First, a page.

Science Academy Creating Panel to Monitor Stem-Cell Research

February 16, 2006

To fill a void in federal supervision, the National Academy of Sciences is setting up a committee to provide informal oversight over research with human embryonic stem cells.

Unlocking The Matrix

May 12, 2003

TIME offers “an exclusive look at the year’s most avidly anticipated film epic.”

Nissan’s robot cars mimic fish to avoid crashing

October 6, 2009

(Nissan)

Nissan’s new Eporo car is designed to move in a group by sharing position and other information for collision avoidance, using laser range finders and ultra-wideband radio to determine distance to obstacles.

It imitates the three rules of fish movement: avoiding crashes, traveling side by side, and keeping close to other members of the school.

One Avatar, Many Worlds

April 8, 2008

Several companies are developing software to allow people to carry their avatars from one virtual world to another, and even out onto ordinary Web pages.

These developments point to a convergence between virtual worlds and social networks.

Kurzweil to receive Special Libraries Association award

March 4, 2006

The Special Libraries Association (SLA) has named Ray Kurzweil as SLA Honorary Member, one of “18 outstanding information professionals who have been selected as recipients of its 2006 Awards and Honors.” They will be recognized at the Opening General Session of the SLA 2006 Annual Conference on June 11 in Baltimore.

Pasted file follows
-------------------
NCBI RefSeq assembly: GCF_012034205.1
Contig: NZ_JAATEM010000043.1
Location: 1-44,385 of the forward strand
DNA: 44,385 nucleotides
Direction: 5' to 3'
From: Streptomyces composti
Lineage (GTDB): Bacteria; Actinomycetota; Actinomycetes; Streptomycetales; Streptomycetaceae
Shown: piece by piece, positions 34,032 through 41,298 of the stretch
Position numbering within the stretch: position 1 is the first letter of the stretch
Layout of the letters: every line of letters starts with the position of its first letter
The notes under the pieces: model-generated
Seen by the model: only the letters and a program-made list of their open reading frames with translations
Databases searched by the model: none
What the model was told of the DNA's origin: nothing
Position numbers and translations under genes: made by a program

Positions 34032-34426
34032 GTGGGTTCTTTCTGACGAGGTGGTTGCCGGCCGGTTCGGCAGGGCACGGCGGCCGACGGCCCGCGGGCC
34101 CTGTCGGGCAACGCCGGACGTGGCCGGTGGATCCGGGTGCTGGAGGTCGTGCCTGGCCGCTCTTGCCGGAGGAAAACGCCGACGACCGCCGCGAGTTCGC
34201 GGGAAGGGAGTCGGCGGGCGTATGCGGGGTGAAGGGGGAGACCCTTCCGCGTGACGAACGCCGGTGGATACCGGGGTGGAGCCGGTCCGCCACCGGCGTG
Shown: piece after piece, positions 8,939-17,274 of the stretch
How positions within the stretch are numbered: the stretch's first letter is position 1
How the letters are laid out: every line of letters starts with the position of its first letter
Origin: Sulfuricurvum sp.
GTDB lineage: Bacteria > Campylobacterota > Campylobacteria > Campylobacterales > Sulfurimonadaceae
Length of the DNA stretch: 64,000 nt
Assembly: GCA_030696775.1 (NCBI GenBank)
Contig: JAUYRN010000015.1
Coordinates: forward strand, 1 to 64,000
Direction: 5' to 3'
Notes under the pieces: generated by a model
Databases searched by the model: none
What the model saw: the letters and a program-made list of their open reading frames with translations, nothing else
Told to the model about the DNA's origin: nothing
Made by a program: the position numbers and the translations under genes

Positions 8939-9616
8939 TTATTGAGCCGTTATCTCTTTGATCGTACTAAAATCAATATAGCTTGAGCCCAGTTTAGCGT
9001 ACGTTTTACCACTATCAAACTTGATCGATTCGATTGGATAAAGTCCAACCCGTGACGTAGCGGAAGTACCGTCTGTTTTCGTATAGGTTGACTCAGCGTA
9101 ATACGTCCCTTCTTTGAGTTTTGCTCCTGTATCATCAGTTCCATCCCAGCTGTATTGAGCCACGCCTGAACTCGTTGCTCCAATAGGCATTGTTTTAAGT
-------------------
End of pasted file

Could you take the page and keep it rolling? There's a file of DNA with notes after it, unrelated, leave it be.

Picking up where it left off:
The Special Libraries Association (SLA) is a nonprofit global organization for innovative information professionals and their… read more

Simple new method of writing magnetic data

August 2, 2011

Up–down magnetic switching of a cobalt dot (credit: Ioan Mihai Miron et al./Nature)

Scientists from the Catalan Institute of Nanotechnology, ICREA, the Universitat Autonoma de Barcelona, and collaborators have discovered a new method to write magnetic data.

It eliminates the need for cumbersome magnetic fields and provides extremely simple and reversible writing of memory elements by injecting an electric current parallel to the plane of a magnetic bit.

The researchers said that the… read more

Earth Photographed from Mars in Surprising Detail

May 26, 2003

NASA has released a picture of Earth taken by NASA’s Mars Global Surveyor. It is the first picture of Earth from another planet that resolves our world into a disk, rather than a point of light.

American Academy of Arts and Sciences Inducts Kurzweil

October 12, 2009

Ray Kurzweil was among those inducted into the American Academy of Arts and Sciences 229th class of new members on Saturday, October 10.

The Academy program celebrates
“pioneering research and scholarship, artistic achievement, and exemplary service to society.”

The 212 new Fellows and 19 Foreign Honorary Members are leaders in research, scholarship, business, the arts, and public affairs, and include John Seely Brown (Founder… read more